Alfie Oakes, Oakes Farms sues School District of Lee County for $50M
A month after the School District of Lee County severed ties with Oakes Farms after a controversial Facebook post by the business owner, Alfie Oakes has filed a lawsuit against the District.
The District said June 11 it would work with other suppliers after Oakes made a Facebook post criticizing “Black Lives Matter” protests and the coronavirus pandemic.
Soon after the June 8 post that some felt was racist, a petition went up calling on the Lee and Collier school districts to cut ties.
Collier County said it was only using Oakes Farms as a stop-gap for the summer months but would use other suppliers. Lee County, a few days later, said it would begin working with other suppliers, severing its contract with Oakes.
Oakes said he never received an explanation from the District in regards to why it cut ties with him.
He told WINK News that his post wasn’t meant to offend.
Oakes says he is seeking $50 million in damages. He says he filed the lawsuit to stand up for his company and his employees.
“I don’t feel like it’s against the school district,” Oakes told WINK News.
Oakes says he stands by the post he made on Facebook and is not suing the District out of anger.
“We have several employees that could lose their job,” he said. “I’ve fought through hurricanes and [COVID-19], and, so far, I haven’t let anyone go but the loss of business.”
Oakes says cuts ties between Oakes Farms and the District put 700 of his employees at risk of losing their jobs.
“The reason they said they ended the contract was for convenience, and that’s not really a legal way to void a contract,” Oakes said.
Oakes says they had been working with the District for years and looked forward to more. But, after the controversial comments he made, the school district cut ties with the farm owner.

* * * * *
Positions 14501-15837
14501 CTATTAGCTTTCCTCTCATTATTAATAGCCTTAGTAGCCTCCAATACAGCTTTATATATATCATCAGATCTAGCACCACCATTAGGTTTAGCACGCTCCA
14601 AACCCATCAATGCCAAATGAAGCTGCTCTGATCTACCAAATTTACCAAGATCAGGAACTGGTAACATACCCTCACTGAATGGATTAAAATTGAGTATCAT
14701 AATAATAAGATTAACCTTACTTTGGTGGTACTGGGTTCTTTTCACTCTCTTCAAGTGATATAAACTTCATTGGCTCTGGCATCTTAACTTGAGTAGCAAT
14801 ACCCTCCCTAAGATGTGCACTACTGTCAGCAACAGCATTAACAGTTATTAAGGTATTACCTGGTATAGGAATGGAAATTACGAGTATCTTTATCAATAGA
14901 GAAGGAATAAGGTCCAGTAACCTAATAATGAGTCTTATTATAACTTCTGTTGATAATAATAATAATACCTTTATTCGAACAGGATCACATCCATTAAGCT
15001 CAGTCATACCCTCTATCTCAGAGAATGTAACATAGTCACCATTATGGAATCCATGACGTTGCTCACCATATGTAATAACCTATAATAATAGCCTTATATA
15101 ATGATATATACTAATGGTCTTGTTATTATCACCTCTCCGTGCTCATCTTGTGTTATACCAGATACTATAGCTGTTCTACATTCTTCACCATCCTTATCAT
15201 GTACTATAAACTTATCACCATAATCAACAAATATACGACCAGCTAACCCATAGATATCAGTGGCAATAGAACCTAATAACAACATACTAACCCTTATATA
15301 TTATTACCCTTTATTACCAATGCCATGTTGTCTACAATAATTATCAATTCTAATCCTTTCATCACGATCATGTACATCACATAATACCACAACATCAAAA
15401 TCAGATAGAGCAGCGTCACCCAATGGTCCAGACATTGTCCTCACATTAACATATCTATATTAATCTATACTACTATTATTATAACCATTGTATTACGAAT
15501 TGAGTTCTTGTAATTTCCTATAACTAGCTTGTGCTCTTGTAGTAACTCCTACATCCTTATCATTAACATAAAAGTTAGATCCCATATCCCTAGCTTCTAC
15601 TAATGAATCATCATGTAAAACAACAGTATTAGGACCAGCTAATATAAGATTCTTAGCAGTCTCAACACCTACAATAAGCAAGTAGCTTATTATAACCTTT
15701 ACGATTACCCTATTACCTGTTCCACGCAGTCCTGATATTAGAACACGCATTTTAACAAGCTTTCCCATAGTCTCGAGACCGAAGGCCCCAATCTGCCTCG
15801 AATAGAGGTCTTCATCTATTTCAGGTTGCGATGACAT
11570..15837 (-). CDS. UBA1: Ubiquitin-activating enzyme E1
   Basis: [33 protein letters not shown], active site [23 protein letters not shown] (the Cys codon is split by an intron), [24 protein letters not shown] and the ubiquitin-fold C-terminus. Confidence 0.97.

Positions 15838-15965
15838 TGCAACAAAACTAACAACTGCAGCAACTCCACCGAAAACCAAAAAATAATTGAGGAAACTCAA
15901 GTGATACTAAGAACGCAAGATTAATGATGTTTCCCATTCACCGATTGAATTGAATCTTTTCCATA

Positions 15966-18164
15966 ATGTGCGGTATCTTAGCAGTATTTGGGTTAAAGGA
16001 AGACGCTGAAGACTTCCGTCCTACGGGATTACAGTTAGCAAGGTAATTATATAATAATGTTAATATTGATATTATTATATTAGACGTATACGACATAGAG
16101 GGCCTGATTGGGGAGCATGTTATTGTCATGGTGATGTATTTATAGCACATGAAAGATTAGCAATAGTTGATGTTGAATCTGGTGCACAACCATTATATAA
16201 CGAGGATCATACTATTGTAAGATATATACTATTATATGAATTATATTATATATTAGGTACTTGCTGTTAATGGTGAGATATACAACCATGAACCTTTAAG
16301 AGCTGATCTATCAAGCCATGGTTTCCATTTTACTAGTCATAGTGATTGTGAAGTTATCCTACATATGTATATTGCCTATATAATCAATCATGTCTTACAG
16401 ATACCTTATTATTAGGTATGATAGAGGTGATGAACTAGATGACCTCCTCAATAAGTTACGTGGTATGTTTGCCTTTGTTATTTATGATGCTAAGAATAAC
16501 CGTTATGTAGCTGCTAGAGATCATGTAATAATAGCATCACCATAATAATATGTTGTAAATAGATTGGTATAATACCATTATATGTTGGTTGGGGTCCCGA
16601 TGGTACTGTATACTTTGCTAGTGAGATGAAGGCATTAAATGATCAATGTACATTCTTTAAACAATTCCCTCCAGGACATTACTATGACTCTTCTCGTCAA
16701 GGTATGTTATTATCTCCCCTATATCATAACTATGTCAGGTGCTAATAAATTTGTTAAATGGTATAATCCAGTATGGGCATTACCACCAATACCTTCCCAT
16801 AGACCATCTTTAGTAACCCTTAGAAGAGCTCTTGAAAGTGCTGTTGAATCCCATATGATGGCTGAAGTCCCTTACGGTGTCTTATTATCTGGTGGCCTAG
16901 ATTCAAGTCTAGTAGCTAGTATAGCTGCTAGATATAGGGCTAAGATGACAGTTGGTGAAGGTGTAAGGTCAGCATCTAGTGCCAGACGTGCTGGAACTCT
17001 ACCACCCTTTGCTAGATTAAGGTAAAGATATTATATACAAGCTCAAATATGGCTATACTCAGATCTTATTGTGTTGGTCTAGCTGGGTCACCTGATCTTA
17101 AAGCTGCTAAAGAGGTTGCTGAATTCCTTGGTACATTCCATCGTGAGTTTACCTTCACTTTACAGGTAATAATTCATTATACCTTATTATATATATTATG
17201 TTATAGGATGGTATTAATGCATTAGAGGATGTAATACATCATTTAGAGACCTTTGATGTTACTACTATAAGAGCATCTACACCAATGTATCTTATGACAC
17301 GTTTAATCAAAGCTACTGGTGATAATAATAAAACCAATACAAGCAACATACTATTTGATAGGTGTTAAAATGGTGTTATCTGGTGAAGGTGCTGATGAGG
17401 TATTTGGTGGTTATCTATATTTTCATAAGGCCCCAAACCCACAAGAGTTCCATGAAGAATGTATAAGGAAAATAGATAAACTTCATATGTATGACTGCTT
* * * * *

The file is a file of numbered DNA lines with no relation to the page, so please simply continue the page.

Legal expert Pamella Seay at FGCU says this lawsuit will all come down to what the contract says.
“At some point, they will need to look and say what are the terms and conditions of the contract,” Seay explained. “Under what conditions can this contract be terminated.”
If it can’t be terminated, Seay say, “They canceled it without following the terms of the contract, then, the gentleman may have a claim of damages as a result of that.”
But Seay says the District could be at an advantage if it is written on paper that part of the contract had not been followed.
“Were his actions related to the performance of the contract, if so, then, the school would be on solid ground,” Seay said.
Oakes also filed a separate complaint to Florida Department of Law Enforcement, accusing the school district of not following Sunshine Law open meeting rules.
The School District of Lee County said it couldn’t comment “due to pending litigation” and had no comment about the complaint submitted to FDLE.
Regardless, Oakes says he hopes they will be able to work this out.
“More than anything, I would like to have our contract back in place with Lee County,” he said.